What Would you Change?

The music group Mercy Me recently released the song “Dear Younger Me,” in which the older and wiser self imagines what he would have told his younger self had he had the chance.

We can all imagine any number of changes we would have made to our lives had we known then what we know now.

Someone once told me that the person I am today is a result of all the decisions I have made up to this point. And the person I’ll be tomorrow will come as a result of all the decisions I make today.

So if I don’t like the way my life is going at this moment, I can always change the decisions I make. I took that advice to heart many years ago and have worked hard to improve my decision-making ever since.

I come from a large family, and now that I’m older I have been able to witness the results of the decisions many family members made during their youth.

The primary theme I have noticed, almost to a person, is that the more successful and happy members of my family didn’t choose the easy path, they chose the harder one.

They planned their lives instead of letting life happen to them. They finished their educations rather than dropping out. They got trained and became more valuable to their employers, thus earning more.

Investing success is much the same as life.

Most people who are successful at it are the ones who are diligent about putting money back on a regular basis. Even if times are hard, they still save part of everything they earn. Being consistent in our savings routine is a much better indicator of eventual investment success than is finding just the right stock or mutual fund.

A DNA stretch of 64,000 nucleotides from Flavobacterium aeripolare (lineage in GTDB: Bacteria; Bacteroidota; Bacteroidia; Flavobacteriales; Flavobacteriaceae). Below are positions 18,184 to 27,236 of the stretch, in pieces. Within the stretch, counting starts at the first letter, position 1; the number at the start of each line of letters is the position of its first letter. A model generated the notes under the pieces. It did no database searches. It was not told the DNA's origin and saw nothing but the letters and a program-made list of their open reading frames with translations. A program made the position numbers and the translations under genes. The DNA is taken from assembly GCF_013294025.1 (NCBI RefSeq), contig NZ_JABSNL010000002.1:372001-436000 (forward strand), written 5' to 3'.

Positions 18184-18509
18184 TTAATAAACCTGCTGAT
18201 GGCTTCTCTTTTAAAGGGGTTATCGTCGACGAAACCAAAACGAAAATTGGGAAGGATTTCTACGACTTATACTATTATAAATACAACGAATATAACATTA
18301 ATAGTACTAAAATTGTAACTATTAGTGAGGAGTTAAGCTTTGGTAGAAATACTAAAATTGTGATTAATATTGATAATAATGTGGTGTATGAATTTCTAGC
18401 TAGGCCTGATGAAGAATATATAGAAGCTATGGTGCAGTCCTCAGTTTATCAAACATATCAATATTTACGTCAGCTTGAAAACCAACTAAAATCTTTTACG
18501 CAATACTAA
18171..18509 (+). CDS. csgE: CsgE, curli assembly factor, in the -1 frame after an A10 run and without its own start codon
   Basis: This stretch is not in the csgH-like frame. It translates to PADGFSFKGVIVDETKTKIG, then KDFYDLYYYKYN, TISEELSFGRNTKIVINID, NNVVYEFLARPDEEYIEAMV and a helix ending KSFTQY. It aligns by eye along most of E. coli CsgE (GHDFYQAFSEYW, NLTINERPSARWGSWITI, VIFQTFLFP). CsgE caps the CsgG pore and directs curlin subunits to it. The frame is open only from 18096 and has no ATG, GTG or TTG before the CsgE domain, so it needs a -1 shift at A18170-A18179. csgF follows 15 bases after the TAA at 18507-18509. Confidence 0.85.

It’s the habits we form while we’re young that normally guide us throughout life. That’s why teaching children the importance of consistently saving is so important to their future.

I recommend that parents of young children – the younger the better – start right away showing and requiring their children to start a savings program, even if it’s just putting a quarter in a piggy bank once a week.

And let ProVest help. Send us an email at co@provestwealth.com and we will send you a free ProVest savings bus (piggy bank) to get your young one started.

At that age, it’s not how much one saves that’s important; it’s that the young person is forming the savings habit. It must become comfortable to save, and uncomfortable not to.

Once the habit is formed early on, he or she will rarely break it as an adult.

If I have ever given any actionable advice in this column, this is it:

Parents, do your kids a great favor. Instill in them the lifelong habit of saving. When they are old and retired, they will thank you for making them save their money way back when, rather than letting them buy the current toy du jour.

Remember, at that age it’s not the amount, but the consistency with which one saves that really counts.

Send us an email. Let's get your kid started on the habit of consistently saving money.